CS178 Assignment 2 - Sports and Action
Always pacing, this lion at the San Francisco Zoo provided plenty of practice when learning to blur the background in a panning action shot.
Photo by Michael Broxton
One of the first problems you will encounter as a photographer is that the world doesn't stand still and wait for you to take a photo. Many interesting compositions are fleeting, so the photographer has to be somewhat opportunistic. Sometimes you will take a hundred photos and only get a handful of good ones.
This week we'll be capturing moving things. There are tons of interesting moving things around campus: cyclists, people playing ultimate frisbee, cars driving past, squirrels dashing from tree to tree. Animals in general are delightfully uncooperative, so if you have a dog or cat, this might be a good week to take a photo of them running or jumping or chasing a toy.
The key difficulty in capturing moving objects is getting enough light. The shutter speed needs to be short enough to prevent motion blur. You usually compensate for this by using a large aperture and increasing ISO. However, you quickly encounter trade-offs. For example, increasing the aperture shortens the depth of field and makes precise focus more important (and challenging). Autofocus takes time and a slow autofocus system may not be able to keep up with the action you are trying to capture with your fast shutter speed, resulting in a missed shot. If you're able to set up the shot, one good trick is to prefocus at the depth you're expecting, so that the photograph can be captured at the instant the object moves through the point of focus. As you can see, capturing a unique photograph often involves manipulating several of the camera's control systems at once!
This assignment is similar in format to the first one. There are four requirements this week, which you will meet by taking photographs, uploading them as a new album to the Picasa account you made last week, and adding comments to them in the peer grading system. You must meet each requirement in at least one photo, and every photo should meet at least one requirement. Upload from 5 to 10 photographs in total.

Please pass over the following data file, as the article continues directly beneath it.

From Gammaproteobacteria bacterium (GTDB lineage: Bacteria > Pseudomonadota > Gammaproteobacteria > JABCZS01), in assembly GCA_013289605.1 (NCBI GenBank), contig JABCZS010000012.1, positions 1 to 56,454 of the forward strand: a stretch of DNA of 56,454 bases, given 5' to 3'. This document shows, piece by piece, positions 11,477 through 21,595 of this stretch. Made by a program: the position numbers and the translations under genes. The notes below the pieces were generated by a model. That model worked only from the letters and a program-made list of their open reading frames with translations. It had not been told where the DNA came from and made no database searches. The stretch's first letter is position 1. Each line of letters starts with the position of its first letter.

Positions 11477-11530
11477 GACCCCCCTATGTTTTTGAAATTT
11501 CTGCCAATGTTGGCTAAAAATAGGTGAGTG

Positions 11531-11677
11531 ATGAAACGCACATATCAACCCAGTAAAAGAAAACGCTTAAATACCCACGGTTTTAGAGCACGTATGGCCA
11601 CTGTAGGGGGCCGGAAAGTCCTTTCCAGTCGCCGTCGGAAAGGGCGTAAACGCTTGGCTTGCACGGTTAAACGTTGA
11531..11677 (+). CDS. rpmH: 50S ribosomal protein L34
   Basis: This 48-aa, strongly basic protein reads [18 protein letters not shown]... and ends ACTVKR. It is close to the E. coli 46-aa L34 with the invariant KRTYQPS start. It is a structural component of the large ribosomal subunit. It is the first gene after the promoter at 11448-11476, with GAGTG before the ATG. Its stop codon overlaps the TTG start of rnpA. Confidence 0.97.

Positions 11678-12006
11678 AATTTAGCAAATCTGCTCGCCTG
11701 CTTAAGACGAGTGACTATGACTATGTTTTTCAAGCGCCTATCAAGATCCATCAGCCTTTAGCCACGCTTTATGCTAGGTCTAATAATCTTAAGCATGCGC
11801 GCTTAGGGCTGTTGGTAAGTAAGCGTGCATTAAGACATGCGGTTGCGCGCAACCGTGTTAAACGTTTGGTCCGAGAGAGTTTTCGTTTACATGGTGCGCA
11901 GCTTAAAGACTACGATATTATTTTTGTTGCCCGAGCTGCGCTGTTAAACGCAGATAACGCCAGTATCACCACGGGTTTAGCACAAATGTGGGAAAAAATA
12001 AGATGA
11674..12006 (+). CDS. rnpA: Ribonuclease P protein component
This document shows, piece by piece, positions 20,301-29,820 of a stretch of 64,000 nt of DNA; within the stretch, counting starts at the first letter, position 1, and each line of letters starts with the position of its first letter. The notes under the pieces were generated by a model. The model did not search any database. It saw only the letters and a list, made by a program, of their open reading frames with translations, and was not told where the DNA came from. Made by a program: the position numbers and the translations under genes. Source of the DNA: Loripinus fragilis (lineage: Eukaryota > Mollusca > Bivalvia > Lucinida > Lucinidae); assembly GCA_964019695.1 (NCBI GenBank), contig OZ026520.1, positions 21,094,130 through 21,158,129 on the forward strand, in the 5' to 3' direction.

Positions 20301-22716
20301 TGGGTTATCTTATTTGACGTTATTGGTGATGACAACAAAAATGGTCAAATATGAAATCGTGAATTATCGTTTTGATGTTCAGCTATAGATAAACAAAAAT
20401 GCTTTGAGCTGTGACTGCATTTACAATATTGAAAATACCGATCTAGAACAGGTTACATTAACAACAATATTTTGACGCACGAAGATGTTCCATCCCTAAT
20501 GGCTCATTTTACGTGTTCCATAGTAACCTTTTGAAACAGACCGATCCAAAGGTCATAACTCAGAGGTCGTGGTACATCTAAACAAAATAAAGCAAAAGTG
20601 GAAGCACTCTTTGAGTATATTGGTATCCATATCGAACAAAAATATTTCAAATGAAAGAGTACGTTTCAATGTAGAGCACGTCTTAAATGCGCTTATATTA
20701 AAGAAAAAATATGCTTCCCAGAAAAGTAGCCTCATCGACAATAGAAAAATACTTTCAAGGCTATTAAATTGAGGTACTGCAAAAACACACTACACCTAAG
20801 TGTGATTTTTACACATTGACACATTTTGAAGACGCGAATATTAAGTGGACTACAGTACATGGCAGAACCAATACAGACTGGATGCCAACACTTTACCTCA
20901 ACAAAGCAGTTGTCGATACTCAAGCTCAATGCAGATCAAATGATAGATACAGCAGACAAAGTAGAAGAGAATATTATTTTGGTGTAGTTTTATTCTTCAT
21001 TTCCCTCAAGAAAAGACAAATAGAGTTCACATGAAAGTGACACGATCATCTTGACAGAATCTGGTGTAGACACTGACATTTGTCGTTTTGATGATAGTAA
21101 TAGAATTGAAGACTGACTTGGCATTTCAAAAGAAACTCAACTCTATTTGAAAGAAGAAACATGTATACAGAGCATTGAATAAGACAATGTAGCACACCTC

As usual, we've post an example solution to this assignment to let you know what we expect. Please note that your comments should be entered in the peer grading system, and not as comments in Picasa (despite the way it's done in the sample solution). For additional inspiration, you may want to peruse the best CS178 photographs (as selected by the TA's and instructor) from 2009, 2010, 2011, and 2012. However, you do not need to meet the assignment requirements in the same way as these solutions do - in fact, you should challenge yourself to come up with creative, unique compositions. There are plenty of possibilities out there. Surprise us!
Also, Please remember that the photographs that you submit for each assignment must be taken by you specifically for this course. Do not reuse old photographs that you may have laying around, even if they perfectly meet one of the requirements!
If you have questions or comments about the photos we used in the example solution, feel free to add them as comments below the corresponding photograph in Picasa Web, or to email us.
New this year, we are experimenting with a peer-to-peer grading system for the weekly photographic assignments. On the Tuesday night following each assignment due date, you will be assigned to review the assignments of a few classmates. Along with the TAs, you will assign a technical score and a style score to each photo, as well as write some comments or a critique. Your assigned reviews will appear on your home screen in the peer grading system. These scores and reviews will be due on the next Sunday night at 11:59pm. You should use the same rubric as Assignment 1.
Here's your second set of practice problems, related to Optics.
Due DateAssignment Deadline: 11:59PM, Sunday, April 14, 2013
Late Deadline: 11:59PM, Tuesday, April 16, 2013
Review Deadline: 11:59PM, Sunday, April 21, 2013
Assignments are generally due on Sunday at midnight at the end of the week in which they're assigned. This leaves you free to start thinking about the next assignment during your next section. Sometimes lateness is unavoidable, so familiarize yourself with the lateness policy in the course outline.
© 2009-2011 Marc Levoy, Andrew Adams, and Jesse Levinson